Whenever you put a giant woman in a skirt next to normal-sized people, the inevitable first thought engendered in the viewer is, "Can I see up her dress?" In this instance, the second thought is: "Is she going to pick up that car and use it as a marital aid?"

Posted By: Paul - Sat Jul 12, 2008 - Comments (10)
Category: Business, Advertising, Giant People in Ads, Products, Fashion, Obsessions, Fetishes, Sexuality, Cars

Plastic Pink Flamingo Shortage imminent!



Crude oil heading toward $200.00 a barrel? Trivial! More important here at WU Central is the upcoming dearth of avian lawn ornaments as the company that makes them goes bankrupt!

Read the whole sad story here.

How will extortionate charities get their money now, if the practice of "flamingoing" is doomed?

Posted By: Paul - Thu Jul 10, 2008 - Comments (10)
Category: Animals, Business, Products, Customs, Domestic, Inventions

Obama Lincoln

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Check out this new portrait from famed painter Ron English, and read what happened in Boston when it was recently displayed.

Posted By: Paul - Wed Jul 09, 2008 - Comments (3)
Category: Art, Business, Advertising, Government, Officials, History, Historical Figure, Politics

Foo Kin Chinese Food

My pal Pete Kaplan stumbled across this one. Who knew that up in Cooperstown, NY, they had such pronounced Liverpudlian accents?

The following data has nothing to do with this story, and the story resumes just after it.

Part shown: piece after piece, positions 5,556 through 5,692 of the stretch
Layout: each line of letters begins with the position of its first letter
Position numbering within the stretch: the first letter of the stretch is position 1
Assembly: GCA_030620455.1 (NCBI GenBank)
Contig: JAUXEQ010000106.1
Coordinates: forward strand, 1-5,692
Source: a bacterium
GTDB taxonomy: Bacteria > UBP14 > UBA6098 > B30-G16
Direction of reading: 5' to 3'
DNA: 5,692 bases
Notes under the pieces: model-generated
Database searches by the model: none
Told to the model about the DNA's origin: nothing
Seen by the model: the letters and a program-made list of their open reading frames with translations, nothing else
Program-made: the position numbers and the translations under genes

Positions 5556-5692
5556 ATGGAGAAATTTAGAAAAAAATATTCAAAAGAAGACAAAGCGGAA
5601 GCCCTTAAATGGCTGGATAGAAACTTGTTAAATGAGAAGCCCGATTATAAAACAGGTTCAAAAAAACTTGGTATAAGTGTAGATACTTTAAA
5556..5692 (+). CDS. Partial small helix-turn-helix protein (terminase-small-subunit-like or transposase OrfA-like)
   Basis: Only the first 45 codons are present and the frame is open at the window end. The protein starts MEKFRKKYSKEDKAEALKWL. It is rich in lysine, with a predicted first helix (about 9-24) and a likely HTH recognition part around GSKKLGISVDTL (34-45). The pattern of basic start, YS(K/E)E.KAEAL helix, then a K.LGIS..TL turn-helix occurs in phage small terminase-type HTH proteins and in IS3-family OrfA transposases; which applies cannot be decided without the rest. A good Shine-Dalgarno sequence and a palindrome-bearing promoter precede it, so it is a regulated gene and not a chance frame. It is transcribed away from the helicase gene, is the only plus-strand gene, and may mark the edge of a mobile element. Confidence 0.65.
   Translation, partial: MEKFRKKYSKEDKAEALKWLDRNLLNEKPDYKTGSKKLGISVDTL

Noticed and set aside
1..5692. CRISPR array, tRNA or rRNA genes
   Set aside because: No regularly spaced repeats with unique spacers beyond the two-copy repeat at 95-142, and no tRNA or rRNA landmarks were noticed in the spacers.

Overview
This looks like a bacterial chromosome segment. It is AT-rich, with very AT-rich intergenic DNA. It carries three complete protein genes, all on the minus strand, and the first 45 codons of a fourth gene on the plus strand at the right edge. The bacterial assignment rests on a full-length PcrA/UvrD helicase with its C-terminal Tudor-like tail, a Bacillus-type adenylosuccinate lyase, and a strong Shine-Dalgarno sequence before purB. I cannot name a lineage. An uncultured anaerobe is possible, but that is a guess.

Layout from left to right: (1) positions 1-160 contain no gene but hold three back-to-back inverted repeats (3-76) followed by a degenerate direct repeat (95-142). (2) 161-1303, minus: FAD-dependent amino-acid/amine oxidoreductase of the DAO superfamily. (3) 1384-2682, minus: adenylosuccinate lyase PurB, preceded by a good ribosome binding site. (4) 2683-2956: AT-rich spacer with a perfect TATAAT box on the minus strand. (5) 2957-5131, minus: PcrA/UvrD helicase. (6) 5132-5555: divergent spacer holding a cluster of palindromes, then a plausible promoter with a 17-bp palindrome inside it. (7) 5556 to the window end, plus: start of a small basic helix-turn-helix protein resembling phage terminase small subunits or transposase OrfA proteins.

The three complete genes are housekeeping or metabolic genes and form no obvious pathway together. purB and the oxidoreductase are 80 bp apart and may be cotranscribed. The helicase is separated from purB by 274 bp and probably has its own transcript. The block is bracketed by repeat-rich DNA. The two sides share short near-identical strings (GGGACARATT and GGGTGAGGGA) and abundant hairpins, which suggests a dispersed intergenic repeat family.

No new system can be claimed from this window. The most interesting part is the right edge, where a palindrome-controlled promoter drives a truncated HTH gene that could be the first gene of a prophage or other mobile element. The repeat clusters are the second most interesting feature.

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Posted By: Paul - Wed Jul 09, 2008 - Comments (7)
Category: Business, Advertising, Food, Restaurants, Weird Names

Selling Ice to Eskimos

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Darren McEwen alerted me to this photograph (from 1943) currently featured in National Geographic's Flashback section. He notes that it looks like a guy trying to sell a refrigerator to eskimos. Actually, the women are Bolivian cholitas, not eskimos. The caption explains:

Urban cholitas have little to do with popular beliefs of a timeless, unchanging indigenous culture," explains American University anthropology professor Lesley Gill. Today, "they are urban born and frequently well-to-do. They make their money primarily from commerce, and their style of dress expresses a dynamic, expensive, and completely modern sense of Aymara femininity. Many hats come from Italy, for example," Gill notes, "and nowadays the cloth for their skirts comes from Korea.


If you want a real picture of a guy selling ice to eskimos, here's legendary pr stuntster Jim Moran in 1938, bundled in furs up in Alaska with an icebox, trying to make the aphorism a reality. (Photo from Mark Borkowski's Improperganda.)

Moran's most infamous stunt was when he tried to tie midgets to kites and fly them over Central Park. His idea was that the midgets would carry billboards on which he would sell advertising space. When the police told him he wasn't allowed to do it, he remarked, "It's a sad day for American capitalism when a man can't fly a midget on a kite over Central Park."

Posted By: Alex - Tue Jul 08, 2008 - Comments (0)
Category: Business, Advertising

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Who We Are
Alex Boese
Alex is the creator and curator of the Museum of Hoaxes. He's also the author of various weird, non-fiction, science-themed books such as Elephants on Acid and Psychedelic Apes.

Paul Di Filippo
Paul has been paid to put weird ideas into fictional form for over thirty years, in his career as a noted science fiction writer. He has recently begun blogging on many curious topics with three fellow writers at The Inferior 4+1.